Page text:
Even though D. had not been to the theatre in Canada before, he almost instantly recognized in “Little Pretty” the codes that we’ve been using to represent “ethnic other” to so-called mainstream/dominant culture audiences for the better part of four decades now.
D. also recognized the gap between what intercultural arts workers say we want to do – challenge audiences to move beyond “diversity: a good thing!” so we can begin to experience the genuine difficulties living interculturally means for human beings across race, gender, and ability spectrums – and what we’re still achieving in practice, more often than not.
Of course, this gap is circumstantial, as well as material.
In the Star Fricker compared “Little Pretty’s” family comedy plot to “Kim’s Convenience,” a clear reminder that moving beyond stereotype toward an ethic of diversity-in-practice, while also trying to attract theatregoer dollars, remains arguably the greatest challenge for intercultural practitioners in Canada.
But it also doesn’t mean we might not be ready to move a bit further on down the road.
D. and I argued all the way home about what “Little Pretty” might have looked like, had it not looked like what we saw. I offered context about the challenges of staging difference in mainstream Canadian venues; D. pushed back from the perspective of a diasporic, fee-paying spectator with a more complex experience of difference than that on offer on stage.
Eventually I asked him: if this story had been told without the sari storefront packaging, the obvious markers of “Indianness” all over it, and had focused simply on a family coping with a daughter’s breakdown – where that family just happened to be Punjabi – would that have been preferable for you?
Absolutely, he said.
Writers and performers of colour in Canada have long struggled to be “just enough” themselves on stage – not to be called out for “too much with the saris and dancing, already!”, nor to be called out for “not enough saris and dancing, already!”
I’m well aware that this is one of the many, many traps Roy is navigating with this show – and I have nothing but respect for the conflicts this struggle creates on the page, in the rehearsal hall, in front of audiences.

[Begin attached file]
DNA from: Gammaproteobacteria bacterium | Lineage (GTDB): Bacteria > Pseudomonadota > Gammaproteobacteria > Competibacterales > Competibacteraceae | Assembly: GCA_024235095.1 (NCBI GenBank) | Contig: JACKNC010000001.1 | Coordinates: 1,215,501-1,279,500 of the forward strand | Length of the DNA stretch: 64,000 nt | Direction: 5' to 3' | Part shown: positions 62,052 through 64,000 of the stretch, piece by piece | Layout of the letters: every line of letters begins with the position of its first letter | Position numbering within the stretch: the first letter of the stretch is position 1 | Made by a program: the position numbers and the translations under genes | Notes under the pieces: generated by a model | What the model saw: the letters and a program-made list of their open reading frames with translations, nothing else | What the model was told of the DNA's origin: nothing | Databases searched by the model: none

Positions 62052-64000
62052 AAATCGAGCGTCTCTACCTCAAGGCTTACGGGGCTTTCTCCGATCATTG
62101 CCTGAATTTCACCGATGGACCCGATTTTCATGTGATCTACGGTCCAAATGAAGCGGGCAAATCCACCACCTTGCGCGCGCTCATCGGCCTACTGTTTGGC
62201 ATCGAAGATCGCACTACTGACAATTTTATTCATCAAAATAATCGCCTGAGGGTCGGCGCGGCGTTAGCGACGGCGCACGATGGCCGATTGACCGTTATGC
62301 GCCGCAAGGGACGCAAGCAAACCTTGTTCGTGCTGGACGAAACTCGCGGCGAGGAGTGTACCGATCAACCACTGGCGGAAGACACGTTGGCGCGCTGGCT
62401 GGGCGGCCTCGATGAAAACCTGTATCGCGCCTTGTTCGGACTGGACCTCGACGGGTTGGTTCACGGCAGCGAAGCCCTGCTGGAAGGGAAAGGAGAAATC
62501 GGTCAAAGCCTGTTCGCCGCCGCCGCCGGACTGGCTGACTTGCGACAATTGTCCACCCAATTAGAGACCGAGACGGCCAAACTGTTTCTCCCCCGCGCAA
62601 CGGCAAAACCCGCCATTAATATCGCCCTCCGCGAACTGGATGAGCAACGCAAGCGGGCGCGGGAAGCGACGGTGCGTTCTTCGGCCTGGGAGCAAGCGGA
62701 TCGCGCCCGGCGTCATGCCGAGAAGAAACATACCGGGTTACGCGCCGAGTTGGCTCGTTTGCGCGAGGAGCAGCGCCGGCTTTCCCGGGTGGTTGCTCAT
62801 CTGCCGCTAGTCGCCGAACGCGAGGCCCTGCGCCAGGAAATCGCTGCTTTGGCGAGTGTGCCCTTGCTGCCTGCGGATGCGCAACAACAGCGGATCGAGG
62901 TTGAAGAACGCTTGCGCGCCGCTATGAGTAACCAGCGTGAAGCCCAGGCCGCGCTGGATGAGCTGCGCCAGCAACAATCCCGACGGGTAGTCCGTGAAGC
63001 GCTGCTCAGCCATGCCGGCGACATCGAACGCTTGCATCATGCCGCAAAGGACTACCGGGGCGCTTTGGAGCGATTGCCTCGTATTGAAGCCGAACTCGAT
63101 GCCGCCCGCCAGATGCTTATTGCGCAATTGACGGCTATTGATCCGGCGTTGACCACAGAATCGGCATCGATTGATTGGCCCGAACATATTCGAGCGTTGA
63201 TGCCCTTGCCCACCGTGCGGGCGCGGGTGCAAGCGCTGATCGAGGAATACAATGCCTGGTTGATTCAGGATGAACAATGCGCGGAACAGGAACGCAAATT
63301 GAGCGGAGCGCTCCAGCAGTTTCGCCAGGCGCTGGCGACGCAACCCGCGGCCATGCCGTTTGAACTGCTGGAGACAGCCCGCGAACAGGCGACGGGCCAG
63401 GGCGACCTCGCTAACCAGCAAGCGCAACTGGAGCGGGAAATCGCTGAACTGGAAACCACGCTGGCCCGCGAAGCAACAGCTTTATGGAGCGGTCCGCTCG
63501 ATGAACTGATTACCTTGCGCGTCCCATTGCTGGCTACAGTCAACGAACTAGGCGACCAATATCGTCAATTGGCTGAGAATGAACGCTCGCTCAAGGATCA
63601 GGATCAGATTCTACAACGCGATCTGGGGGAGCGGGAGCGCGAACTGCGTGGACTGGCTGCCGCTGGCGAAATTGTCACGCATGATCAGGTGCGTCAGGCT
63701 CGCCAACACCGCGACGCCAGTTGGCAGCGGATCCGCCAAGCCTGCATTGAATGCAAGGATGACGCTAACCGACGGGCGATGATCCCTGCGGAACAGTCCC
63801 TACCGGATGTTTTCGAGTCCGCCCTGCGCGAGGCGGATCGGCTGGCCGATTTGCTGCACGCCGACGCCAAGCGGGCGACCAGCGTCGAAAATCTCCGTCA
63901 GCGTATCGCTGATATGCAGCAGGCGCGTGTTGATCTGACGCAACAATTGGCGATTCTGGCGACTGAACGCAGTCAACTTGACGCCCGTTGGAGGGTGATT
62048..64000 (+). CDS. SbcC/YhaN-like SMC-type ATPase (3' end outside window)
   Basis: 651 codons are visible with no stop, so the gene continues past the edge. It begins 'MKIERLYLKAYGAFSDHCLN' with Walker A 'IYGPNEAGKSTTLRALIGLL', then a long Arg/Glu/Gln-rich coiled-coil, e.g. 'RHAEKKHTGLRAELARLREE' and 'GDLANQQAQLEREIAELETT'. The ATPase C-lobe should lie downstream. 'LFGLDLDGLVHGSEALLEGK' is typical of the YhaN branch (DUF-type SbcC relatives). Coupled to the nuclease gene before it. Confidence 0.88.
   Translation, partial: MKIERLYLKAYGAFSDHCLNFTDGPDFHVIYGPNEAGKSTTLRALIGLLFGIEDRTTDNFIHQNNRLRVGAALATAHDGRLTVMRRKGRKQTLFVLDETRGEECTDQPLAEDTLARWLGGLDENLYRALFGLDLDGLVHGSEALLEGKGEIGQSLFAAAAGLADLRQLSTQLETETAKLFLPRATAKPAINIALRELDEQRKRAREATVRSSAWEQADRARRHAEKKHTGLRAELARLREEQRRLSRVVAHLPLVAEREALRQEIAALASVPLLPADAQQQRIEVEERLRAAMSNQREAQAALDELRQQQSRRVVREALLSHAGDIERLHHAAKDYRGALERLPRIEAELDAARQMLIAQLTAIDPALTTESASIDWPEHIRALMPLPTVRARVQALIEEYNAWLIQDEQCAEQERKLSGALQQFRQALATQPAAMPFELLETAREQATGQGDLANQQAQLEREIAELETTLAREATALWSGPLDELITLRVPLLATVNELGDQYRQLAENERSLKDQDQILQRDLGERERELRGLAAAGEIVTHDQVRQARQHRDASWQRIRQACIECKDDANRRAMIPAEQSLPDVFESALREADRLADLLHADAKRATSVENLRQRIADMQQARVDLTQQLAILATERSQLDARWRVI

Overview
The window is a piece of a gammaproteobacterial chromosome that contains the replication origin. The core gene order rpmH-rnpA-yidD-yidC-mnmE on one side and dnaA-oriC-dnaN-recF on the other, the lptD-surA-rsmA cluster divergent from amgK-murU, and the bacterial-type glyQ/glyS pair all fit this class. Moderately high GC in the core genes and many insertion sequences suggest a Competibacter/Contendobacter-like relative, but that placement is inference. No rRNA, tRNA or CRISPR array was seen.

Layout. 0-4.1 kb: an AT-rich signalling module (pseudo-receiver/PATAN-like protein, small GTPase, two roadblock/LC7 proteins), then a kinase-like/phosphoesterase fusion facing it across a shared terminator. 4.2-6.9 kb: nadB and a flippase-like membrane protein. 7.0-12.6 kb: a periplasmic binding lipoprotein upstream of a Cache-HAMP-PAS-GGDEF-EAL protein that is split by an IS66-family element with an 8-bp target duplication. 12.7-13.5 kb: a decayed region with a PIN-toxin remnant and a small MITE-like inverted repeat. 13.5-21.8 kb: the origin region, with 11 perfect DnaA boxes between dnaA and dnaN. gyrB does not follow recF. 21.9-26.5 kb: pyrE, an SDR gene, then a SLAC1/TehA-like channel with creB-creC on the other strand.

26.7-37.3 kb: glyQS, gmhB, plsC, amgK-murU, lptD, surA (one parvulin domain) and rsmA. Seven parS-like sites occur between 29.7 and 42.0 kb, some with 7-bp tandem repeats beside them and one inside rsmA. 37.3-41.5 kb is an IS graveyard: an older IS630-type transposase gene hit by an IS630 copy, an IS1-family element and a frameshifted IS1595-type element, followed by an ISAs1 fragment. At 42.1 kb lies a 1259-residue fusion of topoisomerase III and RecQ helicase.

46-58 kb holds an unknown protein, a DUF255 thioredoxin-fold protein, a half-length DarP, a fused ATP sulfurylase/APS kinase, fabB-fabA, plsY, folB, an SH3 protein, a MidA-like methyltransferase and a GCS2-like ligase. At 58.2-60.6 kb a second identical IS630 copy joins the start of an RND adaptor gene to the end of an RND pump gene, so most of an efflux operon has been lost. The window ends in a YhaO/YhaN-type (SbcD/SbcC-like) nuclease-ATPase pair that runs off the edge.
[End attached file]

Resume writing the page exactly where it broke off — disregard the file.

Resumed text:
But I’m also reminded of our discussions at Postmarginal, and in particular of Guillermo Verdecchia’s words during the director’s panel: working across difference, he noted, always means working across difficulty too.
What would “Little Pretty and the Exceptional” have looked like without the outward signs of salad-bar multiculturalism, without the feel-good factor that signals to settler-colonial audiences: “hey! This story is for you! It’s heavy but we’re not scary! Come on in and be comfortable”?
I’m not saying that’s the play Roy should have written – because the one she did write makes a critically significant contribution to our theatre ecology in its very double-consciousness, in its staging of the struggle between “authenticity” and its performance that Canadian practitioners working across difference are living every day.
But I am saying that this other play – the one about a brown-skinned family in Toronto struggling with mental illness, full stop; the one that might not make all audiences comfortable, or be accessible to everyone all the time – is where we maybe go next.
Let’s tell our audiences we expect more of them; let’s tell them we think they’re ready.
Kim Solga is an Associate Professor in the Faculty of Arts and Humanities at Western University, where she teaches on the Theatre Studies major and minor program. Her most recent book is Theatre& Feminism (Palgrave, 2015). She writes about teaching, performance, and activism at The Activist Classroom.
Little Pretty and the Exceptional
By Anusree Roy.
Directed by Brendan Healey
starring Shelly Antony, Shruti Kothari, Farah Merani, and Sugith Varughese.
At Factory Theatre Toronto, until April 30.
Box Office: 416-504-9971